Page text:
Scotland failed to "kick on" in the second half against South Africa but will "be better" for the experience, says head coach Gregor Townsend.
The hosts drew level for a third time, at 20-20, after 46 minutes, after Springboks full-back Willie le Roux was sin-binned at Murrayfield.
But South Africa edged back in front while a man down for 10 minutes, and Scotland botched two late line-outs.
"I am disappointed for the team," Townsend told BBC Sport.
"A lot of effort went into that performance and there were some great moments that got us back in the game, and moments in the second half where we could have - and should have - kicked on. But the effort the players put in was outstanding.
"We are a team that is learning every time we come together. It is a painful loss today, but we will be better for it."
Townsend defended his team's decision to kick for the corner, rather than at goal, on the hour when a penalty would have levelled the scores again at 23-23.
"It is a players' decision," Townsend said. "They stood up and made that decision and obviously felt that was the right thing to do. There was bravery in that but credit to South Africa, they defended the maul.
"It is one of a thousand moments where we will look at it and go, 'Right, what were our options? Could we have done something different?' We would all be smiling if we had scored from the line-out drive, which we had looked strong in.
"But fair play to South Africa. They are one of the biggest and best packs around, and they showed what they were about with their defence of that maul."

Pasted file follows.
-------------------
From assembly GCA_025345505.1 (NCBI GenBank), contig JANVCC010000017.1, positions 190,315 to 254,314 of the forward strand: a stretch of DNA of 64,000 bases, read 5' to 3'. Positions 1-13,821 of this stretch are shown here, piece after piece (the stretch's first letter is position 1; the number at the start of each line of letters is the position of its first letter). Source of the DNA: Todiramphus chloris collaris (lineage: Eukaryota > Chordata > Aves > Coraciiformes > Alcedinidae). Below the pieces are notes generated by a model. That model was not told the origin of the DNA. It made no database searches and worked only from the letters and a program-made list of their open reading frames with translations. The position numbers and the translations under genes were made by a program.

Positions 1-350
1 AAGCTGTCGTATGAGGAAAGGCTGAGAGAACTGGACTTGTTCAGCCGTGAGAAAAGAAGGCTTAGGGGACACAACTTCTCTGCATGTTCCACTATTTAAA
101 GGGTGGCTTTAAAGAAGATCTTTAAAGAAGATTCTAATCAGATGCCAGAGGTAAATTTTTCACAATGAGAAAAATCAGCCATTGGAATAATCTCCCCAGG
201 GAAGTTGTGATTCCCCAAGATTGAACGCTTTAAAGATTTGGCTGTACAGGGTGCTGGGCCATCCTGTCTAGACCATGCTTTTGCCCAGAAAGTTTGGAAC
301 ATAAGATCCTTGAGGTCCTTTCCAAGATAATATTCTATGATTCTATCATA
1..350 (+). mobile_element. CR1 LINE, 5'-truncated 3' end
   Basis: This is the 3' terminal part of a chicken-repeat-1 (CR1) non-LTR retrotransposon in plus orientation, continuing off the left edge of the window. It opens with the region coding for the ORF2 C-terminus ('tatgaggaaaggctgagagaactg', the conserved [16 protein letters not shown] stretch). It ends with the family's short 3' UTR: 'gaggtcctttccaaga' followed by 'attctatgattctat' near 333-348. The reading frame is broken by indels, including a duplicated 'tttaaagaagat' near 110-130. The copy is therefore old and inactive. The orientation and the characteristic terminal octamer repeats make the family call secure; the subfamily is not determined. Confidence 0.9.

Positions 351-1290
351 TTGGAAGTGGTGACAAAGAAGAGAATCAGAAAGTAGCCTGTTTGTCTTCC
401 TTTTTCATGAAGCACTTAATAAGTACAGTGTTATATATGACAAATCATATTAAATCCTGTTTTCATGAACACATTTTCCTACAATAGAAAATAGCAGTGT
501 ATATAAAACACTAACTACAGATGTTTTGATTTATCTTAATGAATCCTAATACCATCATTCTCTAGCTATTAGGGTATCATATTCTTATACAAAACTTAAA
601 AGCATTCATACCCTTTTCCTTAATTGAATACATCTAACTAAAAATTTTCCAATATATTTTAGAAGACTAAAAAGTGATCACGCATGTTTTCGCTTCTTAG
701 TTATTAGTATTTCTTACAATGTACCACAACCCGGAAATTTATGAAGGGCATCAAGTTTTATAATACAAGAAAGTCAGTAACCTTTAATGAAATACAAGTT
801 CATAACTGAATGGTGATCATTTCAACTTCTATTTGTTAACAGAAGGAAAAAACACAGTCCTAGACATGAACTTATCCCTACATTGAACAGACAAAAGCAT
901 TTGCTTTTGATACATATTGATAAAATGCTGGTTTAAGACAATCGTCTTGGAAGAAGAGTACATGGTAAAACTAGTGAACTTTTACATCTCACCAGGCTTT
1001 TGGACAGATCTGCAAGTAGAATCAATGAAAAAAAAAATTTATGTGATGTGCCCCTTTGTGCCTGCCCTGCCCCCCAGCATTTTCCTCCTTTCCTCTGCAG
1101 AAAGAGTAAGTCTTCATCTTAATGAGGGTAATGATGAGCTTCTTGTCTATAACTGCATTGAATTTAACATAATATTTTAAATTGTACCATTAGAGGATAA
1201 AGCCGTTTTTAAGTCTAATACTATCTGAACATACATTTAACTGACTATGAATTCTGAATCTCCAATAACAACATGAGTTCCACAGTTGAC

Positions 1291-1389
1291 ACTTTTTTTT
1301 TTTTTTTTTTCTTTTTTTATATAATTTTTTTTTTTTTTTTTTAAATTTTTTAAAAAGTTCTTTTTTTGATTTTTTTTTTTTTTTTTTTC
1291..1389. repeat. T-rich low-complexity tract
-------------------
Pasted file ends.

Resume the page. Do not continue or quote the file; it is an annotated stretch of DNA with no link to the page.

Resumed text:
Scotland captain Greig Laidlaw said he "thought about kicking the points but the two previous mauls probably pushed us into going for the corner".
"I have always been aggressive in my thinking, I back myself and I back the team, but it's disappointing." he added. "South Africa had another two kicks at goal so we probably would have had to score again to win the game."
'When you play the best teams, you learn more'
Scotland struggled to make headway early on against the Springboks' blitz defence, and were regularly turned over at the breakdown.
But they scored one brilliant try from deep, finished off by Peter Horne, and a second before the interval via Hamish Watson from an inventive line-out routine.
"It was a tight game all the way through and I felt we were the team that was looking to break out," Townsend told BBC Scotland.
"We scored a couple of good tries and played with a lot of energy at the start of that second half. We just didn't kick on - partly due to our errors and partly to the way South Africa controlled the possession.
"They are a really good team and when they get ahead, they are very tough to get the ball off. It is hard to get a contest for possession.
"But when you play the best teams, you learn more. You learn what they are doing that you have maybe never come up against, and how to combat it.
"The players were working that out during the game. We found a lot of space which maybe in the first 10-15 minutes - because of their line speed - we weren't able to.
"But we certainly started to find that more and it's just a pity that we didn't get that amount of possession in the last 20 minutes to keep going for it and get ahead."
'We are going in the right direction' - Laidlaw
Townsend played down the impact of losing Stuart Hogg in the 63rd minute, which he said was "more precautionary" after the full-back received treatment to his left ankle.
"Hogg was excellent but by that stage [when he went off] South Africa had a lot of possession and it was tough to get the ball off them," he added.
Laidlaw believes Scotland are "right up there" among the elite teams in world rugby despite their first Murrayfield defeat since a narrow loss to New Zealand this time last year.
"We showed that we are right in these games; on another day we can win so we are going in the right direction," he added.
"We are disappointed we have lost but we need to put that to the side and bounce back next week and give a strong performance against Argentina."